The Deacon Blog

A magazine staff blog with news of alumni and the WFU community

Philanthropy

A familiar sight in a faraway place

Last month Joyce and Douglas Boyette (MD ’75, P ’03) were part of a 35-member medical mission team serving in Barahona, Dominican Republic, when Joyce spotted something familiar. A young child, hundreds of miles from the Wake Forest campus, was wearing a T-shirt that read “I may be little but I’m a BIG Demon Deacon fan.”

“It really made my day to be in a foreign country and find a WFU T-shirt,” wrote Joyce, who shared her photo with the magazine. “As one can see, we were in a very poor place in the mountains of Dominican Republic.”

A little Deacon fan, photographed by Joyce Boyette.

A little Deacon fan, photo by Joyce Boyette.

The medical mission team included surgical and clinical groups, she said. The former, including Wake alum Dale Williams (MD ’82), performed 63 surgeries during the week. The clinical group saw 618 patients.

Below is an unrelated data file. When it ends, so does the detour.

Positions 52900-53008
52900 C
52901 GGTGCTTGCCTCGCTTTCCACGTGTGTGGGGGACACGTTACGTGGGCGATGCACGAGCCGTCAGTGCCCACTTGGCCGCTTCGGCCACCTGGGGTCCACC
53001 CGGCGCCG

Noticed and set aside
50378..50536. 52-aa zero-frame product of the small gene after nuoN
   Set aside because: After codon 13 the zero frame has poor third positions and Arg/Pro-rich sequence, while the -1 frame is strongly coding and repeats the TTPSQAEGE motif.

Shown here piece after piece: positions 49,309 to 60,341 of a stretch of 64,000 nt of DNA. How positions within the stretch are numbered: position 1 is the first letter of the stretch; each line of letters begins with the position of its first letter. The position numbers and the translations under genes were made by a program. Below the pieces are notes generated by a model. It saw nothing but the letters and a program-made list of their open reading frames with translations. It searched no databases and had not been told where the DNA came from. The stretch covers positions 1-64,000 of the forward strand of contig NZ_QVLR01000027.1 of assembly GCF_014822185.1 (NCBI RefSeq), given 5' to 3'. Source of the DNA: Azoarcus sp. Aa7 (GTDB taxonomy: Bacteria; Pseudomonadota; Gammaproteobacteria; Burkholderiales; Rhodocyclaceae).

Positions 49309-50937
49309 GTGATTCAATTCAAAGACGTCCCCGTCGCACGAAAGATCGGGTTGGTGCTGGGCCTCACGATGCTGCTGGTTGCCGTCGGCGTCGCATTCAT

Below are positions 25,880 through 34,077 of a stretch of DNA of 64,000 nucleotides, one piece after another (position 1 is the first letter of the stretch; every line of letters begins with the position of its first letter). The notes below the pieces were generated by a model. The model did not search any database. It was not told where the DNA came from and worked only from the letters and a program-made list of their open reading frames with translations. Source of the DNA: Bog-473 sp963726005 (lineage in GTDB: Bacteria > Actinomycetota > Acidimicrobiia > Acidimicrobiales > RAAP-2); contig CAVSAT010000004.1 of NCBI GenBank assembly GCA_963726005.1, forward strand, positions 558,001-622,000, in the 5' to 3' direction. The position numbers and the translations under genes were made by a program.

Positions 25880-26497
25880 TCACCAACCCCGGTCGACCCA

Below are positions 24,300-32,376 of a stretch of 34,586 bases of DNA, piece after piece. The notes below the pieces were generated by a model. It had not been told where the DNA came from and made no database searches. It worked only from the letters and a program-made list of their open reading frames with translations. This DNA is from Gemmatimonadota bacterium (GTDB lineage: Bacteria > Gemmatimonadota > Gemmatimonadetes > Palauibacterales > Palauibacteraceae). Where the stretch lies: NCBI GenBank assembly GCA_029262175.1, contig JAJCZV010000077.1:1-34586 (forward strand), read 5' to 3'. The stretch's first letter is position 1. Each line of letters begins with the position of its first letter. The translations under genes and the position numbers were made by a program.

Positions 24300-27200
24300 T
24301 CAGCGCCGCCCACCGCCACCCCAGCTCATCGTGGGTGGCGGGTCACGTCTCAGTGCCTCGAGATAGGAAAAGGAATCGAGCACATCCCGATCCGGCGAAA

“Each year, there is a January group from mostly Greensboro and Shelby. In February, there’s a group from Winston Salem and in March, a group from Asheboro goes down,” she wrote. “I would suspect that someone from Winston-Salem donated clothes in the past and thus, the WFU shirt.”

Thanks to the Boyettes for sharing this story and for reminding us that the spirit of Pro Humanitate is far-reaching, as is the community of Deacon fans.

— Cherin C. Poovey (P ’08)

More reasons to give thanks

Amy WhiteWe first brought you the story of Amy Bannister White (’90) at Thanksgiving two years ago. In the true spirit of Pro Humanitate, 10 years ago White founded a faith-based organization, Community of Hope Ministries, to help those in need in her hometown of Garner, North Carolina.

For the last five years, Community of Hope has partnered with Butterball LLC to provide turkeys to more than 200 families in need at Thanksgiving. When I checked in with White last week, she was overflowing with enthusiasm and thankfulness.